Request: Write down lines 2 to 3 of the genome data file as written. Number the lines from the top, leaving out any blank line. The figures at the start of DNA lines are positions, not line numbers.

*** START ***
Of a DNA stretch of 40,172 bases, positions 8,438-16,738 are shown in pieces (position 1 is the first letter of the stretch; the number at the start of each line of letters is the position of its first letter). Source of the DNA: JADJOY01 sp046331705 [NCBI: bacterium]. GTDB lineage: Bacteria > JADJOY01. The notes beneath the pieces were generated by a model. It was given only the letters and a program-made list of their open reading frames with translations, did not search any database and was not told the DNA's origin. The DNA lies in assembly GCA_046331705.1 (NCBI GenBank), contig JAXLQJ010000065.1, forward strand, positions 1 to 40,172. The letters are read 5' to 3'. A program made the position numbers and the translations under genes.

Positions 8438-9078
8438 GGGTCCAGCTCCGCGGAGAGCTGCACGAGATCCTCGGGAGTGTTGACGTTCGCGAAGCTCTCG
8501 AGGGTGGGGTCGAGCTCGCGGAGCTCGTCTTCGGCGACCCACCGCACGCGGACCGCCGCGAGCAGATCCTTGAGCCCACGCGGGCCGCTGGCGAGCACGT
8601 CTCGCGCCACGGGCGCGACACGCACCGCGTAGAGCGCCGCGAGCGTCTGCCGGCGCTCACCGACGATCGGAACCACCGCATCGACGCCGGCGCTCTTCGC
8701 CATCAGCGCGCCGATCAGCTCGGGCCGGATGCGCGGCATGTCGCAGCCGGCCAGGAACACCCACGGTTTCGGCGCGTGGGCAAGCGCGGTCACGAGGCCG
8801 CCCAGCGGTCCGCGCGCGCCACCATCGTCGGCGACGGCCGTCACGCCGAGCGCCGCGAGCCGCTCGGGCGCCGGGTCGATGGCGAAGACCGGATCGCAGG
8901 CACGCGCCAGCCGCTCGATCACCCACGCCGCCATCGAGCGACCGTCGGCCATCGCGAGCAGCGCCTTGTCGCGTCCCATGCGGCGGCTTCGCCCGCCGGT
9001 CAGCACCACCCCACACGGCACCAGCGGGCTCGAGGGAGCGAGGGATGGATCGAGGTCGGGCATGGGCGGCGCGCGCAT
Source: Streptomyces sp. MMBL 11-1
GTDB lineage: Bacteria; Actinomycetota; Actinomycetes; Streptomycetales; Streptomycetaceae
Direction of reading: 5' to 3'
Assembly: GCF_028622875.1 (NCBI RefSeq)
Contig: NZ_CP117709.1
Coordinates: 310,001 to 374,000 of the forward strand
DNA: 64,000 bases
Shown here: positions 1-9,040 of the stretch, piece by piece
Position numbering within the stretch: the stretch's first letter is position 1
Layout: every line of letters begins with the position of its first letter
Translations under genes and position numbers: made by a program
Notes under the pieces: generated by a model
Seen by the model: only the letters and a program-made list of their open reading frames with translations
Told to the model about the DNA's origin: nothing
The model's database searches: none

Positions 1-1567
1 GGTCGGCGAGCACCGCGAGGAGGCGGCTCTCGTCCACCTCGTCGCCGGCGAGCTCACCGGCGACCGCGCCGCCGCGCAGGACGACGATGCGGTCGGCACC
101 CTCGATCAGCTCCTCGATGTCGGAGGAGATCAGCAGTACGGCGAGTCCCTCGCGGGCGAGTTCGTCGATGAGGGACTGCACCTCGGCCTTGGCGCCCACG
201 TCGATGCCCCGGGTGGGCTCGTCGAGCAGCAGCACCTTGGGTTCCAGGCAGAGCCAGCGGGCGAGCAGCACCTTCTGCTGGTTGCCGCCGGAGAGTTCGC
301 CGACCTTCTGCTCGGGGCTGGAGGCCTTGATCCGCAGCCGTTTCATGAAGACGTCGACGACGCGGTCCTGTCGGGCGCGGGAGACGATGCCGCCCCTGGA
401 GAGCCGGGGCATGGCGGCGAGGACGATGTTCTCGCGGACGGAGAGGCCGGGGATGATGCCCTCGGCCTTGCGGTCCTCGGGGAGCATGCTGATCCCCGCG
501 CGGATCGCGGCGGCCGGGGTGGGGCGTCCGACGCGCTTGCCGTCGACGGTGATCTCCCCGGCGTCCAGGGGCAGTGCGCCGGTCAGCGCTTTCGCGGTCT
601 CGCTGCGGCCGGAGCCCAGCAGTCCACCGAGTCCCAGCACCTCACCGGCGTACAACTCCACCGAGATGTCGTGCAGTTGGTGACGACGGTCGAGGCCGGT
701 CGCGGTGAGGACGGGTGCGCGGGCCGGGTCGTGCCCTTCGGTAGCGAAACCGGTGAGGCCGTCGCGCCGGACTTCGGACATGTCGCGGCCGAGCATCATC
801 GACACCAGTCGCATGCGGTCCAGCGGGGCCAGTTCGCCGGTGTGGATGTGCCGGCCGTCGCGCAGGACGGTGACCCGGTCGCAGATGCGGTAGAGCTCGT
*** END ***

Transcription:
Positions 8438-9078
8438 GGGTCCAGCTCCGCGGAGAGCTGCACGAGATCCTCGGGAGTGTTGACGTTCGCGAAGCTCTCG